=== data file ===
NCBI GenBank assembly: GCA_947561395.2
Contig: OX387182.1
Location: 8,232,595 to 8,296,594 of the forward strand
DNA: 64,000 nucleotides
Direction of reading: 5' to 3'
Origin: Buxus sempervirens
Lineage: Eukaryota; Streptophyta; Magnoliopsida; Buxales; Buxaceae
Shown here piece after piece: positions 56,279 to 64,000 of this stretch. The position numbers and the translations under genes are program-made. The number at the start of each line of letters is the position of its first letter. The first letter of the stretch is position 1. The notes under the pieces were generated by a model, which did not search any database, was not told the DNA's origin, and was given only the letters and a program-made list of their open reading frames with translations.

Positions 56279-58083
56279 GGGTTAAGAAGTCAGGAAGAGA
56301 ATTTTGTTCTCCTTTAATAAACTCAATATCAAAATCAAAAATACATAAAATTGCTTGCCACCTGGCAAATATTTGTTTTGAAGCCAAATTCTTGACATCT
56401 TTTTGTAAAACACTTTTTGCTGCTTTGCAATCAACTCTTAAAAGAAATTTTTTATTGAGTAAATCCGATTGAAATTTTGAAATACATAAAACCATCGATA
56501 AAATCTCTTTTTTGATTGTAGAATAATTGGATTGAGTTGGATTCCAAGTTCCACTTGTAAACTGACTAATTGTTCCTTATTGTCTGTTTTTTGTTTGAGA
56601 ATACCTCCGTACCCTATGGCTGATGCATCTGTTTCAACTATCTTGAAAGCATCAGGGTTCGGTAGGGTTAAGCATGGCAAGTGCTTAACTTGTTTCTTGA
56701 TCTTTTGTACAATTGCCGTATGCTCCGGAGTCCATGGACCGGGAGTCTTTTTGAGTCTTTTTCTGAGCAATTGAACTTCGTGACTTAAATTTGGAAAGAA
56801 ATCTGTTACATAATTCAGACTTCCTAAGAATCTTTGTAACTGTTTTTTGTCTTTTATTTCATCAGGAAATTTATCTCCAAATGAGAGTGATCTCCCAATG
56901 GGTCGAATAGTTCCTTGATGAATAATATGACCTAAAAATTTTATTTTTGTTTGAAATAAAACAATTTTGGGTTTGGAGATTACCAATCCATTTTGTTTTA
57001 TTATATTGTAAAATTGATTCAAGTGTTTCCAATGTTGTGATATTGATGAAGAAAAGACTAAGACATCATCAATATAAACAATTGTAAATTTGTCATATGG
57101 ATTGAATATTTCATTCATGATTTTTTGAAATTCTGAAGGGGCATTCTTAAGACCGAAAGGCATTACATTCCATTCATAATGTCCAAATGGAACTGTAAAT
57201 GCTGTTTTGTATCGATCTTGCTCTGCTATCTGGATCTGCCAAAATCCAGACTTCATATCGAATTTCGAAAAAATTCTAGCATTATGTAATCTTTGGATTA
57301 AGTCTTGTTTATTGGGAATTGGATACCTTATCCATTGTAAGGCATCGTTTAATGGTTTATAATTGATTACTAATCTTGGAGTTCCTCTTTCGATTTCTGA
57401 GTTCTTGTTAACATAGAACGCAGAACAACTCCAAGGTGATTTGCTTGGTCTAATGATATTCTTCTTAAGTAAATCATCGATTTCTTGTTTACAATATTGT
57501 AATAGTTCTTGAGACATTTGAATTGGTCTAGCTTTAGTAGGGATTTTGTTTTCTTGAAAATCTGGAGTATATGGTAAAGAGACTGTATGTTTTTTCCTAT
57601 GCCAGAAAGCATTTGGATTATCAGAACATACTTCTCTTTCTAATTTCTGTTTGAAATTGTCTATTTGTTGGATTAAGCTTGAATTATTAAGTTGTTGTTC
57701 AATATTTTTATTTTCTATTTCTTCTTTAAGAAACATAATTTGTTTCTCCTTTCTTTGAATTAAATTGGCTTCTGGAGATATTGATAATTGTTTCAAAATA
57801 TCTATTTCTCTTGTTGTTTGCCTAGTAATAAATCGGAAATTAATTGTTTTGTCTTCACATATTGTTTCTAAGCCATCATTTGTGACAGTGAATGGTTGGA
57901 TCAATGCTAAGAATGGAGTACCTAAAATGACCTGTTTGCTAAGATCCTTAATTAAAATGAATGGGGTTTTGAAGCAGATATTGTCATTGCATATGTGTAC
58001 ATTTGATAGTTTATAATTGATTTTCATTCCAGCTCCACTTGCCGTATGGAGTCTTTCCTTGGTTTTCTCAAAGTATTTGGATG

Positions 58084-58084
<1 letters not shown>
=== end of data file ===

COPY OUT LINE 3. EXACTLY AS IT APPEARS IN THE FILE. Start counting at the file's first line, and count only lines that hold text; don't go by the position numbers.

Location: 8,232,595 to 8,296,594 of the forward strand